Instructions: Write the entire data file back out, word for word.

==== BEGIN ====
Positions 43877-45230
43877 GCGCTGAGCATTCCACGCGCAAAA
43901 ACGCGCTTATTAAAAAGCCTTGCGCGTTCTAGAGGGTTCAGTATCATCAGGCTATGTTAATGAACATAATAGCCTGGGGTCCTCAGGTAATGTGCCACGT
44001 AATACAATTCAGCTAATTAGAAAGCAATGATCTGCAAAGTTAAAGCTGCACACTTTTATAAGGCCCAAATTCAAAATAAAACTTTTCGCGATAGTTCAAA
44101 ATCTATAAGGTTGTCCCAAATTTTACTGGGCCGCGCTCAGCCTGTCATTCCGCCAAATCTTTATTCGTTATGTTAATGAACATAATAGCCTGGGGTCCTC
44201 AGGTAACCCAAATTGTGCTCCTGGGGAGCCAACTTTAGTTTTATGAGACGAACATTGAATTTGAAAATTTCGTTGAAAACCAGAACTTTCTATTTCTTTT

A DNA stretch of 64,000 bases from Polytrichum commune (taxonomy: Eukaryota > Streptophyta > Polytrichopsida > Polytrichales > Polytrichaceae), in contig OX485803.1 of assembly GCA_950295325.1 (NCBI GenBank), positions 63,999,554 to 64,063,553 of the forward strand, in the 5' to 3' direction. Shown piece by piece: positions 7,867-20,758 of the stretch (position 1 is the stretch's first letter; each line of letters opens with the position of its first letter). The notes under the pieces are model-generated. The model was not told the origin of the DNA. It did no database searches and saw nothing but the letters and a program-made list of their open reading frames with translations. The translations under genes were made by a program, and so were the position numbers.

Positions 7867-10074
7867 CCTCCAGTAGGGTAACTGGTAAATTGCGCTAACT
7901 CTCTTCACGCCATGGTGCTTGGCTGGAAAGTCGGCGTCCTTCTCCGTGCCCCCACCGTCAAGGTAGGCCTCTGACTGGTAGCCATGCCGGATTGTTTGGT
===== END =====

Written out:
Positions 43877-45230
43877 GCGCTGAGCATTCCACGCGCAAAA
43901 ACGCGCTTATTAAAAAGCCTTGCGCGTTCTAGAGGGTTCAGTATCATCAGGCTATGTTAATGAACATAATAGCCTGGGGTCCTCAGGTAATGTGCCACGT
44001 AATACAATTCAGCTAATTAGAAAGCAATGATCTGCAAAGTTAAAGCTGCACACTTTTATAAGGCCCAAATTCAAAATAAAACTTTTCGCGATAGTTCAAA
44101 ATCTATAAGGTTGTCCCAAATTTTACTGGGCCGCGCTCAGCCTGTCATTCCGCCAAATCTTTATTCGTTATGTTAATGAACATAATAGCCTGGGGTCCTC
44201 AGGTAACCCAAATTGTGCTCCTGGGGAGCCAACTTTAGTTTTATGAGACGAACATTGAATTTGAAAATTTCGTTGAAAACCAGAACTTTCTATTTCTTTT

A DNA stretch of 64,000 bases from Polytrichum commune (taxonomy: Eukaryota > Streptophyta > Polytrichopsida > Polytrichales > Polytrichaceae), in contig OX485803.1 of assembly GCA_950295325.1 (NCBI GenBank), positions 63,999,554 to 64,063,553 of the forward strand, in the 5' to 3' direction. Shown piece by piece: positions 7,867-20,758 of the stretch (position 1 is the stretch's first letter; each line of letters opens with the position of its first letter). The notes under the pieces are model-generated. The model was not told the origin of the DNA. It did no database searches and saw nothing but the letters and a program-made list of their open reading frames with translations. The translations under genes were made by a program, and so were the position numbers.

Positions 7867-10074
7867 CCTCCAGTAGGGTAACTGGTAAATTGCGCTAACT
7901 CTCTTCACGCCATGGTGCTTGGCTGGAAAGTCGGCGTCCTTCTCCGTGCCCCCACCGTCAAGGTAGGCCTCTGACTGGTAGCCATGCCGGATTGTTTGGT